California National Guard Adjutant General David S. Baldwin received a sharp rebuke from members of the state Senate Veterans Affairs Committee this week for a recent policy meant to clarify rules that govern Guard members' contact with elected representatives.
"Your letter leads us to question both your leadership and your commitment to reforming abuses in the National Guard," wrote Sen. Lou Correa, D-Santa Ana, the committee chairman, and Sen. Ted Lieu, D-Torrance. "Imposing a code of silence over your members does not encourage reform; rather it breeds misconduct."
Under Baldwin's policy, service members can freely contact elected officials for "issues or problems related to their service in the California National Guard." But Guard members were directed to go through the agency's government affairs office, it said, before contacting lawmakers or their staff on other matters.
The senators called Baldwin's policy a violation of the federal Military Whistleblower Protection Act, and said it has "already caused great damage," by inhibiting those who might try to report wrongdoing by superiors.
In a prepared statement, Guard spokesman Maj. Thomas Keegan said the policy merely established "a coordinated effort to engage elected officials and staff on matters related to the Military Department," of which the Guard is the chief component.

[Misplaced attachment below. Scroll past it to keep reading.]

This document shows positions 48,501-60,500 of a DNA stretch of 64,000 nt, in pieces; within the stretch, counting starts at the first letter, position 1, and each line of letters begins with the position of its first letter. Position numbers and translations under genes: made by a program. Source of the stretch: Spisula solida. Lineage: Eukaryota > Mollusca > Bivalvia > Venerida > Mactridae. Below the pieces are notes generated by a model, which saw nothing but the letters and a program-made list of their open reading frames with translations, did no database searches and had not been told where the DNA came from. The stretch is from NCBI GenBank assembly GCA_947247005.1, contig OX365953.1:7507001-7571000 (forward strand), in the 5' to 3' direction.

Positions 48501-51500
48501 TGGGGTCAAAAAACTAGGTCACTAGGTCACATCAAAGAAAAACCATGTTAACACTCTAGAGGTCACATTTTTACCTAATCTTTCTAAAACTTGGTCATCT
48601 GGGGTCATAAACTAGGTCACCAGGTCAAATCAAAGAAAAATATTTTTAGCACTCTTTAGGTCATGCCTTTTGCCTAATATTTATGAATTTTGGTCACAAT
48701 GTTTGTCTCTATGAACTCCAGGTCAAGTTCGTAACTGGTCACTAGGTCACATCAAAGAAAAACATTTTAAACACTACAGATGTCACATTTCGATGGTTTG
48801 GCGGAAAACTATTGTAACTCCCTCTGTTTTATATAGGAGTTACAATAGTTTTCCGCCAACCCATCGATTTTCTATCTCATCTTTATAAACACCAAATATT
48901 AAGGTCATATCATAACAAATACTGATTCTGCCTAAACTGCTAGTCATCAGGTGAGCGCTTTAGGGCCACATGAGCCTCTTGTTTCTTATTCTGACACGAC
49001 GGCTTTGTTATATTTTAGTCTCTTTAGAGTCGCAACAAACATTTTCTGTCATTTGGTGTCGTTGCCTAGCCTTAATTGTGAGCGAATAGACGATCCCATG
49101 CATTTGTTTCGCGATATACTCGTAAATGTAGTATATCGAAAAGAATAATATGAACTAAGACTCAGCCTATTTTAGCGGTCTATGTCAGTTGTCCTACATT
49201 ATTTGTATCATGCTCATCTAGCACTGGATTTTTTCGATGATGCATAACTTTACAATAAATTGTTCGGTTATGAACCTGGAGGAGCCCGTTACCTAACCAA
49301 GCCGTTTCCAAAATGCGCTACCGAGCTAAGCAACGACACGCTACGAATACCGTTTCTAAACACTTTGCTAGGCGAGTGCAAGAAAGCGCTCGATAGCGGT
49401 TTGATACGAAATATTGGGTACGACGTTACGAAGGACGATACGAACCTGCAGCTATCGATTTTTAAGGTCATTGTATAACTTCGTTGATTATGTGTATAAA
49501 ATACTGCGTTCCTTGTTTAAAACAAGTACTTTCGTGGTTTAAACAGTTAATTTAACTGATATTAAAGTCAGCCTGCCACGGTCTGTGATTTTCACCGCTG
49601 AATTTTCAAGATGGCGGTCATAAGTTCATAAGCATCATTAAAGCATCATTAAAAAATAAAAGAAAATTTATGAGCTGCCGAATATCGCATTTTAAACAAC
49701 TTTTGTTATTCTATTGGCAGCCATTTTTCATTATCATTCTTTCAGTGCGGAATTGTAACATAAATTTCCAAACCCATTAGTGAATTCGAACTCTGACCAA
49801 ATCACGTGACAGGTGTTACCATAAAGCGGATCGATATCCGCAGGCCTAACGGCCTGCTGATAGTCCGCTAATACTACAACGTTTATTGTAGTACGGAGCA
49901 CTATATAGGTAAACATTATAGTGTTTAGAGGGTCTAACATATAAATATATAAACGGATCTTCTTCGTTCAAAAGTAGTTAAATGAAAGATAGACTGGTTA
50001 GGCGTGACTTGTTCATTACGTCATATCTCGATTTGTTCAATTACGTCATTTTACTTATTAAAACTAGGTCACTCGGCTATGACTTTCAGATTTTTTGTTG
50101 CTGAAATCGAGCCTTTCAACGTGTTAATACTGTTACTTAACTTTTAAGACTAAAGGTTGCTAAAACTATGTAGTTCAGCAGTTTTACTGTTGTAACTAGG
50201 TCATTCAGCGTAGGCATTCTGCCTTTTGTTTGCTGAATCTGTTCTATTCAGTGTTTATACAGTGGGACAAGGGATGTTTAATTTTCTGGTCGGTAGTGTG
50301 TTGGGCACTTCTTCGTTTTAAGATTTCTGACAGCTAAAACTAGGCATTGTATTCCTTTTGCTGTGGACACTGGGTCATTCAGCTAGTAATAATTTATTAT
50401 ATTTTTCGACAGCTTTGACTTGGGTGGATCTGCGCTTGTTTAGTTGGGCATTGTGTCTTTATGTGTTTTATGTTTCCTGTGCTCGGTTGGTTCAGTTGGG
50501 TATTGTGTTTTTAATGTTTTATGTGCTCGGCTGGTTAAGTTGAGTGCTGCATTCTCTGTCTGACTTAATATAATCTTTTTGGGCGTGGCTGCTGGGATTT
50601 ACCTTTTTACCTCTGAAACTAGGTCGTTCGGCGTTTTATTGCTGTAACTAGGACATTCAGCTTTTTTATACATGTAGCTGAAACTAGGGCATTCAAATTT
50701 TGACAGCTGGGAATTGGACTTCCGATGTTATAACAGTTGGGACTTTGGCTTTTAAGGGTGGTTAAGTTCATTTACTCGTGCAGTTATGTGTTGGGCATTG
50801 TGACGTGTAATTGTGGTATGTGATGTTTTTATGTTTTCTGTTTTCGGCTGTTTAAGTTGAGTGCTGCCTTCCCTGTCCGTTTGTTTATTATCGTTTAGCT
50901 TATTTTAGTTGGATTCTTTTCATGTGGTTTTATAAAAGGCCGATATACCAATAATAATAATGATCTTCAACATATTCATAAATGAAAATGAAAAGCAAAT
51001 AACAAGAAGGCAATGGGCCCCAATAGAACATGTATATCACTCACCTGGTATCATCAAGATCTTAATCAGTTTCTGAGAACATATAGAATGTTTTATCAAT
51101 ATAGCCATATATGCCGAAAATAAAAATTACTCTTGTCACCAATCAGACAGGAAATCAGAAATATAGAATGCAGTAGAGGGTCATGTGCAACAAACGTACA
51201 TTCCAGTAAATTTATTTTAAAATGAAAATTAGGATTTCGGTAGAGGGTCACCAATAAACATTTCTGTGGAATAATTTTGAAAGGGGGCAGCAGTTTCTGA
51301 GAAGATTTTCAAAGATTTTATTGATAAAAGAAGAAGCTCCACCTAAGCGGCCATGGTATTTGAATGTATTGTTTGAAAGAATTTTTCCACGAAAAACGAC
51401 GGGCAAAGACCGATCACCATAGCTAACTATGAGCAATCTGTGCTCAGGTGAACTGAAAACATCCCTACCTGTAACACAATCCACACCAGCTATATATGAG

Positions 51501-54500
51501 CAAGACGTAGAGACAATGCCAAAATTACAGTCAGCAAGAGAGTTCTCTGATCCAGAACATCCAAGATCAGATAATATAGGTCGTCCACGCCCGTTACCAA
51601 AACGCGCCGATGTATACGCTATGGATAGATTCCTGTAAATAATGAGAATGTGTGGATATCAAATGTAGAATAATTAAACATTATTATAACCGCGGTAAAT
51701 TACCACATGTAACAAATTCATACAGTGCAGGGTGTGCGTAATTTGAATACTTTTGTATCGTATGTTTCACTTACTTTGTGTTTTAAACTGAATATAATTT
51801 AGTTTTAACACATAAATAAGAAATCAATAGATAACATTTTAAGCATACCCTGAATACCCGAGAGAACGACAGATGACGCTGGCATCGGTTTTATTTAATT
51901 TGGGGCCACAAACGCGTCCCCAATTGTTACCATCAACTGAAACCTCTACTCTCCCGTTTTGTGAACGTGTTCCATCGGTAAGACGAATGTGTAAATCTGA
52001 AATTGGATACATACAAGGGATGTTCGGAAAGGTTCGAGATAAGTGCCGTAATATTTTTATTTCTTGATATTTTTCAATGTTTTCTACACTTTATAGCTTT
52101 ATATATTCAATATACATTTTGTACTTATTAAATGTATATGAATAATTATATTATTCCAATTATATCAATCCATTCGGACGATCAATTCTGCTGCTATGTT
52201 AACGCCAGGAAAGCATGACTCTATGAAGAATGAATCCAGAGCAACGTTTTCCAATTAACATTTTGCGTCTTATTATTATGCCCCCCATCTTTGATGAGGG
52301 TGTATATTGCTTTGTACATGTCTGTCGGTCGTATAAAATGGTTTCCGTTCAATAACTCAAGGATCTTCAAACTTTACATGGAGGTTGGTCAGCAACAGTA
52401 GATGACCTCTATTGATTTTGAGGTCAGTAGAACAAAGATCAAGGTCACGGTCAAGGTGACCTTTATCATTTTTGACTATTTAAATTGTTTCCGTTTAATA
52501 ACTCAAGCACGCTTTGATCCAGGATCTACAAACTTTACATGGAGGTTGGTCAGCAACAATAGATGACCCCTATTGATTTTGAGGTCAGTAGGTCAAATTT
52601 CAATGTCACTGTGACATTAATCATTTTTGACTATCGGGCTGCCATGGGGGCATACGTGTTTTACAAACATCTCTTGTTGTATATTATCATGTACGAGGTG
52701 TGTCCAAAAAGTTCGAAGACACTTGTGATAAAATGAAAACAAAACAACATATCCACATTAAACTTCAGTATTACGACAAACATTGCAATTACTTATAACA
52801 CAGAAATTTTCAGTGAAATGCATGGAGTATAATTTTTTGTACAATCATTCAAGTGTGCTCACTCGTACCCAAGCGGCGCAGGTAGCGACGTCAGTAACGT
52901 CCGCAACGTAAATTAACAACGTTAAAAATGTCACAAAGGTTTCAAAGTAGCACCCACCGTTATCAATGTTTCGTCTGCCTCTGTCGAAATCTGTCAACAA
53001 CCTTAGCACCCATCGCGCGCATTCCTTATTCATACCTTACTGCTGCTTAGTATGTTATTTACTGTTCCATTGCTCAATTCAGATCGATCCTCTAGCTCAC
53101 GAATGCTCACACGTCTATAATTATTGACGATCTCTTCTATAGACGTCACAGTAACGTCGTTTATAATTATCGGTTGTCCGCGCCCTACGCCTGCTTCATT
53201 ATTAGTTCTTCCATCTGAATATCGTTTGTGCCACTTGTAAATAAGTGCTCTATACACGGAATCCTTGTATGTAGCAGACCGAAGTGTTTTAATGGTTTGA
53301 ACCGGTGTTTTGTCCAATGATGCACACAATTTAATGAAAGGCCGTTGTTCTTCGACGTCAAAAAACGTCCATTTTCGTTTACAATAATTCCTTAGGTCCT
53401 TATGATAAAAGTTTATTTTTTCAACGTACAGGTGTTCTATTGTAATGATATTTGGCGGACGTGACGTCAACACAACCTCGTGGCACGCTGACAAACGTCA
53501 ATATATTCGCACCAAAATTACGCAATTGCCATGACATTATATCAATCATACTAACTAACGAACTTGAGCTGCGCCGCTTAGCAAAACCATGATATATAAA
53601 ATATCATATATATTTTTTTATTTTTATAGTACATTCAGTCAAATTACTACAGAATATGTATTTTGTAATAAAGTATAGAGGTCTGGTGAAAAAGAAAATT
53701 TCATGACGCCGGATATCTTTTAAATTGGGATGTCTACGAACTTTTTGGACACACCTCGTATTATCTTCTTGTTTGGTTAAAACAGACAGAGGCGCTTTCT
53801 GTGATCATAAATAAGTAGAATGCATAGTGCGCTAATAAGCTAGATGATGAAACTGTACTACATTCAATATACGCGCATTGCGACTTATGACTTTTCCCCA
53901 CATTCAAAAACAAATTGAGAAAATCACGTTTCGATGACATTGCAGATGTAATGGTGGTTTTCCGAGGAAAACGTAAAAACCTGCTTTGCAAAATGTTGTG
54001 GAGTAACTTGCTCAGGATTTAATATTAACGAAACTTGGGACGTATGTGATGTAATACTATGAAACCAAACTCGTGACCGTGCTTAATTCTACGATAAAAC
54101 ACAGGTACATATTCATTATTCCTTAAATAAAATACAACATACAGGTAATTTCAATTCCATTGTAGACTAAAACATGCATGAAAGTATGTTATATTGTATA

"It in no way restricts a service member's right to communicate whistle-blower information or other protected communication with elected officials," he said, adding that Guard officials will work with Correa and Lieu on the matter.
A series of Bee investigations since last fall exposed widespread misconduct and apparent fraud within the Guard.
This included up to $100 million in improper incentive payments to Guard members and extensive, improper double-dipping two days' pay for a single day of work by a prior adjutant general, Maj. Gen. William H. Wade II. Much of the information came from whistle-blowers.
In 2009, a memo from Wade told Guard members that the state Whistleblower Protection Act protects them from retaliation for reporting improper activities to the Military Department inspector general or the California state auditor. It did not address protections for members who contact the press or elected representatives.
Correa and Lieu urged Baldwin to reassure service members that they are free to contact elected officials for any reason, "including reporting fraud, waste, and abuse," and that they would not be punished for doing so.
Baldwin has removed from command some leaders who were implicated in the financial scandals, and recently vowed to reform the Guard's "ethical culture," because the organization had "lost its way, ethically and morally."